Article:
In the new paradigm, the human body consists of patterns of subtle energies which extend throughout the universe. We are all therefore connected to one another, regardless of where we are geographically located. The "subtle bodies"14 of each massage therapist and each client consist of: 

1. "the etheric body" which "is believed to serve as a template from which the physical body is formed."

2. "the 'emotional body" which is "the field of emotions and feelings."

3.  "the mental body ... where thoughts, mental processes, and visual imagery reside."

4. "the 'astral body' associated with the heart and emotions."

5. "the 'etheric complex' which contains the information to perfectly form the etheric body."

6 and 7. "the 'celestial body' and the 'ketheric body,' both of which are associated with spiritual atonement.

These seven subtle energy bodies, which make up the aura and go by different names, can all be detected by dowsing. "Dowsing can ... help us see the aura, that energy field that surrounds and permeates all living things."24

Massage is a unique "energy practice"14

In contrast to manipulations which we see, massage (in the new paradigm) is the sum total  of subtle energy interactions which we cannot see. The physicist David Bohm has commented on this invisible world as follows: "What common-sense naive realism takes to be empty space ... is, in fact, teeming waves of energy. In that ocean of energy ... everything is connected. All human beings, together with every particle in the universe, are the outcome of the history of the universe and store that history at some level of themselves."

In the new paradigm, massage is a dynamic (changing) interaction of fields of  subtle energies. These are the subtle energy bodies of the massage therapist and her client, and the subtle energy "body" (i.e., soma) and effects of the massage itself.  Each subtle  energy body is made up of all its energy fields. All these energy fields are continually interacting and changing. This is a very different view of massage than simply equating massage with manipulations.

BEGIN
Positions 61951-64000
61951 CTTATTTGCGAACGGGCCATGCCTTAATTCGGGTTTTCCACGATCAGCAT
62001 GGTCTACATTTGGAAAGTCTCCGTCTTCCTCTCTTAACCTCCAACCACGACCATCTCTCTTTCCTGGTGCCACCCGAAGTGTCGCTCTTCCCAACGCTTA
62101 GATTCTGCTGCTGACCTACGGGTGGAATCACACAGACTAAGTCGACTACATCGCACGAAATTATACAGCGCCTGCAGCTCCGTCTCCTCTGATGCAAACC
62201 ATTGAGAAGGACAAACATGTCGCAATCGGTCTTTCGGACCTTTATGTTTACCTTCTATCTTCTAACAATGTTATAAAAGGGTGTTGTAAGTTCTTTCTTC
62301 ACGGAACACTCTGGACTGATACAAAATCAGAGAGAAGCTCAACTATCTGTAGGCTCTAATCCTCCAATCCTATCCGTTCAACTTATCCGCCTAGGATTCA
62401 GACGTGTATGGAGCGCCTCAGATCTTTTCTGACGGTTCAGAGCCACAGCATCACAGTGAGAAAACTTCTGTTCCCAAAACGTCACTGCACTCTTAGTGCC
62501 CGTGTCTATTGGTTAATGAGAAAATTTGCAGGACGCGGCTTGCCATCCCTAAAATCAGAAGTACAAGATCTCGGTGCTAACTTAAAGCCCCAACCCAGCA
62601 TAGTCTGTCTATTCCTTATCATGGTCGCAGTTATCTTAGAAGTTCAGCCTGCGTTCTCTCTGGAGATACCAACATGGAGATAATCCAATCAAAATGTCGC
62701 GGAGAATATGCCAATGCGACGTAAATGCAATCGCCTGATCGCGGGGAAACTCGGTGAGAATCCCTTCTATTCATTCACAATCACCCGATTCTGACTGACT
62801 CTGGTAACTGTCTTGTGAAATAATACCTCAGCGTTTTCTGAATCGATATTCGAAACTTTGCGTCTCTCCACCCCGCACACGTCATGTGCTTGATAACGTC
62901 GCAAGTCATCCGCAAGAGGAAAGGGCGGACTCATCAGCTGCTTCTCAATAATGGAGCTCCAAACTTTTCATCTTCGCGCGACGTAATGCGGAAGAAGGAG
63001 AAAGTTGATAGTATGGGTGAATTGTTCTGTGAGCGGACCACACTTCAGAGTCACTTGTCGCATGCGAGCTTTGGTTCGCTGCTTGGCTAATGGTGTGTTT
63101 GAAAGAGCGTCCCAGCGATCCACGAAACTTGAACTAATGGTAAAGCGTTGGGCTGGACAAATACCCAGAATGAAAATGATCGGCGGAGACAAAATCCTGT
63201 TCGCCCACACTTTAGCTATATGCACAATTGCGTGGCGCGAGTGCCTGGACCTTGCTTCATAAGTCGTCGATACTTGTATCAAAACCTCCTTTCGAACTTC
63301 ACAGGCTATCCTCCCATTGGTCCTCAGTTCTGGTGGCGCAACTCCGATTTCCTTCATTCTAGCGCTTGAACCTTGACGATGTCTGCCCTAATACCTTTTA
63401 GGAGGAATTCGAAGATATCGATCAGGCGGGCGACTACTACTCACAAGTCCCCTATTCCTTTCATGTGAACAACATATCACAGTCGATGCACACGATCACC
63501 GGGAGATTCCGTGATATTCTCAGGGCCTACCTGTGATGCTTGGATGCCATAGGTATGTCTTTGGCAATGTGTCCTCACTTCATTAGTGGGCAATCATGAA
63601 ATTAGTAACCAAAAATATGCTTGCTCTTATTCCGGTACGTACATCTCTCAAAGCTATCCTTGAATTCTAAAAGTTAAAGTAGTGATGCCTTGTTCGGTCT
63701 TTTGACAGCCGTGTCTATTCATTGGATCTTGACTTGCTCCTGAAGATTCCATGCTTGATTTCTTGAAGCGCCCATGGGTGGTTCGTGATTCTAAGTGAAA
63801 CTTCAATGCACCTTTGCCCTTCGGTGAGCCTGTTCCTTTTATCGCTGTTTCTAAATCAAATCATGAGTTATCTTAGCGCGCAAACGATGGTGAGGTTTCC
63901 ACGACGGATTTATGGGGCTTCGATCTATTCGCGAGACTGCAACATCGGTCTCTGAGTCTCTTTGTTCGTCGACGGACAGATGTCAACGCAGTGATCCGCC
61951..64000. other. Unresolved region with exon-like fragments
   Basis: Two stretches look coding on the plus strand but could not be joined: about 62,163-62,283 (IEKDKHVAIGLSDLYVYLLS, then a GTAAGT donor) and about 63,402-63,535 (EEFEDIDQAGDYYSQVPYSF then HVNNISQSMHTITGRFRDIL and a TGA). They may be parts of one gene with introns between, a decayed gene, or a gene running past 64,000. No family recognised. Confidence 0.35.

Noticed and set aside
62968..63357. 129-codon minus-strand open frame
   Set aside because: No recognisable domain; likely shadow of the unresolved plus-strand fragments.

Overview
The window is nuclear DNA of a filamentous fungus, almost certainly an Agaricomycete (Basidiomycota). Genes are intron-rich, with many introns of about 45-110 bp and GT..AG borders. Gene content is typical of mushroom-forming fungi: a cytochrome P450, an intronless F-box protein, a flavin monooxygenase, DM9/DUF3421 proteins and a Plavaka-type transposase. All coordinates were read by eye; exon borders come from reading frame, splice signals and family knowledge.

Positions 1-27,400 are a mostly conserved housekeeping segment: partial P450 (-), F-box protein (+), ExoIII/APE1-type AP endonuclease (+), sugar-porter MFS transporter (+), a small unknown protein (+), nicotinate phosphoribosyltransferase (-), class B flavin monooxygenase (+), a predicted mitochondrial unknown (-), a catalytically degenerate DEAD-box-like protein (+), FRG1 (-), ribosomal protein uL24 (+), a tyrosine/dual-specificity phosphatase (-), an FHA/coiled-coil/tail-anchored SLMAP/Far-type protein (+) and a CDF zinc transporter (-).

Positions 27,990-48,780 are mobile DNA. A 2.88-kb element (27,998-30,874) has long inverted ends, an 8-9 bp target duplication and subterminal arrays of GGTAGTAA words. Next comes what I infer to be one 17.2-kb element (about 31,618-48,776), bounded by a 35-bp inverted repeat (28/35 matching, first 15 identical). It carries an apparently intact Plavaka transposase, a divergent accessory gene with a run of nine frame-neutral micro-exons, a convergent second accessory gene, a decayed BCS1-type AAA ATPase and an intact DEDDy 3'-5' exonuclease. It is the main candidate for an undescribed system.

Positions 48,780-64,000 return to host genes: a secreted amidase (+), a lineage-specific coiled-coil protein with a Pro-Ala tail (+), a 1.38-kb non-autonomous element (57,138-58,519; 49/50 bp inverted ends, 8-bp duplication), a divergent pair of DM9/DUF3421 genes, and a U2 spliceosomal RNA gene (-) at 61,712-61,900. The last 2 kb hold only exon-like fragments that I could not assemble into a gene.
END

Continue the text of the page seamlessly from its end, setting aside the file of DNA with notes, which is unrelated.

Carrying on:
A massage therapist and her

client are a subtle energy system

In the new paradigm, the subtle energy connection between a massage therapist and her client is formalized when the two of them first communicate, usually by phone.25 The connection is formalized because it has acquired its own unique subtle energy pattern or form.

During the massage, the client is not a passive recipient of manipulations, but is as actively involved in the massage as the practitioner, in terms of subtle energy interactions which are the quintessential components of massage.4,5,26-30 The massage therapist and her client are literally touching one another, through their energy fields, even when they are not momentarily in physical contact during the massage. For these and other reasons, a massage is a much more complex interaction than a sequence of manipulations. 

Massage occurs in an

ocean of subtle energies

In the new paradigm, the massage therapist, her client, and the massage itself are immersed in an ocean of subtle energies.5 The subtle energy bodies of the massage therapist and her client both occupy the same space (which is the universe) and are interconnected, interrelated, and interacting, before, during, and after the massage. Massage is therefore an open system of subtle energy fields because these fields extend throughout the universe, and exist in dynamic states, before, during, and after the manipulations. In this paradigm, "mind, consciousness, and thought" (which includes intuition) are all forms of the subtle energy interplay that constitutes the massage continuum.

ORIGIN OF THE NEW

PARADIGM